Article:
My daughter’s voice soared with emotion as she told me about our grandlamb’s kindergarten celebration. Everyone was crying as the teachers presented the six-year-old wonders with personal awards. There was pageantry…songs…and Reese’s award for being the “Most Positive and Shiny” student. Then there was a pause.
“We went back to her classroom and the wall was plastered with pictures of Star Readers. Every student had their toothless smiles under the award but Reese. My heart sank Mom—and the torment began. I didn’t work with her enough. She’ll always struggle in school. I’m a terrible mom.”
I had to put the brakes on right there and remind her that she did work with her, she’s not going to struggle in school, and she’s the best mom this side of the hemisphere. But in those moments it feels like a tractor bulldozes our heart into a pile of mulch. Little pieces of well-being and confidence splayed across the sidewalk for all to see.
What is it about our self-worth that ties itself to outcomes that are often out of our control? And why do we feel like everyone else’s picture will be under the “Star” category, but ours will be conspicuously missing?
I’ll never forget what it felt like to struggle in school—to be the kid that’s pulled out for “resource” classes and Special Ed help. To top it off I had horrible allergies that kept my nostrils a fine shade of green. I wasn’t exactly the most popular kid in class—which made me feel all the more stupid. I remember the day Sister Mary Jane made me stay after school to learn my addition and subtraction facts. She stood me at the blackboard and shouted the equations faster than I could write. I guess she thought it was an awesome technique to keep a student after school and shout the numbers while they cried. To this day I hate math, thank you Sister Mary Jane, but I did learn something the next year. A few weeks into third grade I remember thinking “You can either feel stupid this year, or you can work like crazy to be a good student.” That was the year everything changed. I was never an “A” student, but B’s were golden…and it’s there I think we have to stop and be honest for a minute.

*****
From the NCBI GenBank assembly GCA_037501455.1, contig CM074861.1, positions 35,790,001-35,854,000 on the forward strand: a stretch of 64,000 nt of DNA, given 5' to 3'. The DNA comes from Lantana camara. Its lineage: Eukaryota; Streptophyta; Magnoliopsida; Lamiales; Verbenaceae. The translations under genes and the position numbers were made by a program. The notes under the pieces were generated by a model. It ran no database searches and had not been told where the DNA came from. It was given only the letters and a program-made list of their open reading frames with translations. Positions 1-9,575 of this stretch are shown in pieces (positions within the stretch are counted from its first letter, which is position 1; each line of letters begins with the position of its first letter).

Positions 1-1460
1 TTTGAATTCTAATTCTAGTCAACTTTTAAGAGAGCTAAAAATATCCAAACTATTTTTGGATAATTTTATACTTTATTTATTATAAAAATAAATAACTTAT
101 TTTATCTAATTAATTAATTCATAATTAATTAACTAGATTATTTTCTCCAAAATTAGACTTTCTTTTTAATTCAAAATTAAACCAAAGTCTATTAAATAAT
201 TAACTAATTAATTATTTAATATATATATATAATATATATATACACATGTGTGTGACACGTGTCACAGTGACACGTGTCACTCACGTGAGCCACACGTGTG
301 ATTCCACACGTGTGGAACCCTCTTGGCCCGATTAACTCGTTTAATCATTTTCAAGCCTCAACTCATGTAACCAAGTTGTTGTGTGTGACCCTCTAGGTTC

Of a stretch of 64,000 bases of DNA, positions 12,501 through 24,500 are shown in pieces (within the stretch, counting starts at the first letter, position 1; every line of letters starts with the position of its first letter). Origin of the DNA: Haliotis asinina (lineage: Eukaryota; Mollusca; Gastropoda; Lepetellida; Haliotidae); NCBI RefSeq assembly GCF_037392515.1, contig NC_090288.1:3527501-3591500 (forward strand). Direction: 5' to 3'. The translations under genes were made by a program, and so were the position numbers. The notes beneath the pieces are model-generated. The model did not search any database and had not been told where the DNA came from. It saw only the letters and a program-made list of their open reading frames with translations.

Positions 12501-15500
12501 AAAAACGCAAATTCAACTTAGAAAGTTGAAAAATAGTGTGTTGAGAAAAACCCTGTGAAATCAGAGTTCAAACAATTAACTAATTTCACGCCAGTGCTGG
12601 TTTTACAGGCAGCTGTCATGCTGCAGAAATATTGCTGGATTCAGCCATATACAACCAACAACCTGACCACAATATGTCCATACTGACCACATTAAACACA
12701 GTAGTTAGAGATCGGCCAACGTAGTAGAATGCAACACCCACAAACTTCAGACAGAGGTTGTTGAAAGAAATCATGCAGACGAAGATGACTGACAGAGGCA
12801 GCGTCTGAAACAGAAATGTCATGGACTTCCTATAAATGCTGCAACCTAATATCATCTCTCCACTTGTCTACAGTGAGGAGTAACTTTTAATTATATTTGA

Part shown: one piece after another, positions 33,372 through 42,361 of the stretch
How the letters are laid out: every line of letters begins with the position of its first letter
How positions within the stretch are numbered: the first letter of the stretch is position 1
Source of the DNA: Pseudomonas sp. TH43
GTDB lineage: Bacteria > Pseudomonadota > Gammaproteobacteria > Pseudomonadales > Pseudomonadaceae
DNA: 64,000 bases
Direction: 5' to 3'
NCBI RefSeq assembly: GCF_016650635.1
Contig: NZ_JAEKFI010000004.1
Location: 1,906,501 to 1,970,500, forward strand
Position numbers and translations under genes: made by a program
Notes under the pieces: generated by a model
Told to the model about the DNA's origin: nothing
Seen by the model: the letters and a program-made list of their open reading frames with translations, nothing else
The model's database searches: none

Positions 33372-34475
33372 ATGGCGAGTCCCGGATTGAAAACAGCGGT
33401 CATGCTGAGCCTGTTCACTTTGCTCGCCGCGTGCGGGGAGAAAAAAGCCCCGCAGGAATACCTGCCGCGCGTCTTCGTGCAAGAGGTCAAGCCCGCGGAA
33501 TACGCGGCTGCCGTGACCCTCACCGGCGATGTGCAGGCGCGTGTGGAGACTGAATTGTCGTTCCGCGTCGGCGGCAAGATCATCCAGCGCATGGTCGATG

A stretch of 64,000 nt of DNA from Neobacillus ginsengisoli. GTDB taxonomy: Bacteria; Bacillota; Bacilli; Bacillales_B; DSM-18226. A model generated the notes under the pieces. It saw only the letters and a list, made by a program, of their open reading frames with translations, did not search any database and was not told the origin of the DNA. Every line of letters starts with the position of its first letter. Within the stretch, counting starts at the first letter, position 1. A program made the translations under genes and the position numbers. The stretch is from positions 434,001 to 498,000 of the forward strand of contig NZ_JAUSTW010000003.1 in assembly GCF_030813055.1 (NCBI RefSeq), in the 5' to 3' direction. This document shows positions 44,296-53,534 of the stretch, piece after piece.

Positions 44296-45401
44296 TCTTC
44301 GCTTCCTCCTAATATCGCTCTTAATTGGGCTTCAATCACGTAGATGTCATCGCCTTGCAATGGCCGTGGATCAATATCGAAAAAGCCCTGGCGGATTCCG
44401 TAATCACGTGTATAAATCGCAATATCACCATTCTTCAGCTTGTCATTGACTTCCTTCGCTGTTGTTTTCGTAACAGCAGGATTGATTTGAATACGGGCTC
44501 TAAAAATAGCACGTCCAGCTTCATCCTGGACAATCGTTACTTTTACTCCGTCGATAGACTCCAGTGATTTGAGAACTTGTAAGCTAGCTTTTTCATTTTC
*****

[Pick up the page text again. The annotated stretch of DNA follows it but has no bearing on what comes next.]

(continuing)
Never once did I hear my parent’s generation talk of their children’s performance at school, activities, or in sports as if it were their badge of honor. Back then parents rarely attended our games or events. They were too busy working, or…just being adults. It was my generation that flipped that concept on its side. We were the generation of the “hoverers” who practically smothered our kids with attention and opportunity. I sometimes wonder what would happen today if Sister Mary Jane kept me after school and yelled Math facts at me. She probably would lose her job and have to apologize on a national platform. But honestly, I’m grateful for that five-foot-one drill sergeant! She taught me to take charge of my learning and to realize it’s no one’s job but mine to learn.
My little grandlamb Reese is just learning the ropes of school, expectations, and Stars on the wall that don’t host her picture. I have to say…it breaks my heart. But I had to remind myself (and my daughter) that this is Reese’s story, not a mark of her mama’s self-worth. We aren’t horrible parents if our children are behind, outspoken, or end up with a detention (gasp…!) Some things are simply out of our control, and those are typically the very things God uses to teach us our most valuable life lessons.
We live in a competitive, harsh world. We go from “Stars’ on the wall to names on a list—the chosen ones selected for the best jobs, the best teams, the best opportunities. All the while, carrying not only our own self-worth, but now days—our parents, grandparents, and extended families. It’s no wonder stress and poor self-esteem are the leading cause of disease and mental struggle.
Ironically, nowhere does Jesus say “Blessed are the highest grade makers, the most attractive, or outstanding performer.” You know who he calls blessed?
The poor in spirit, the ones who mourn, the gentle and righteous…
The merciful, the pure in heart, the peacemakers, and the ones who are teased… (Matthew 5)
What if we had Stars for these attributes on a wall? Would we cheer as loud for these qualities as we do for good readers, stud athletes, or beautiful figures?
As I type these words I’m thinking about Reese’s little award that sits on her bedside tonight: “SHINING STAR.”
I couldn’t be more proud, of both her and her mama. It may not be a big award but it’s an important one. One she earned each day as she struggled to read, or encouraged a classmate. I know she’ll be a great reader in time, but for now, I love that award.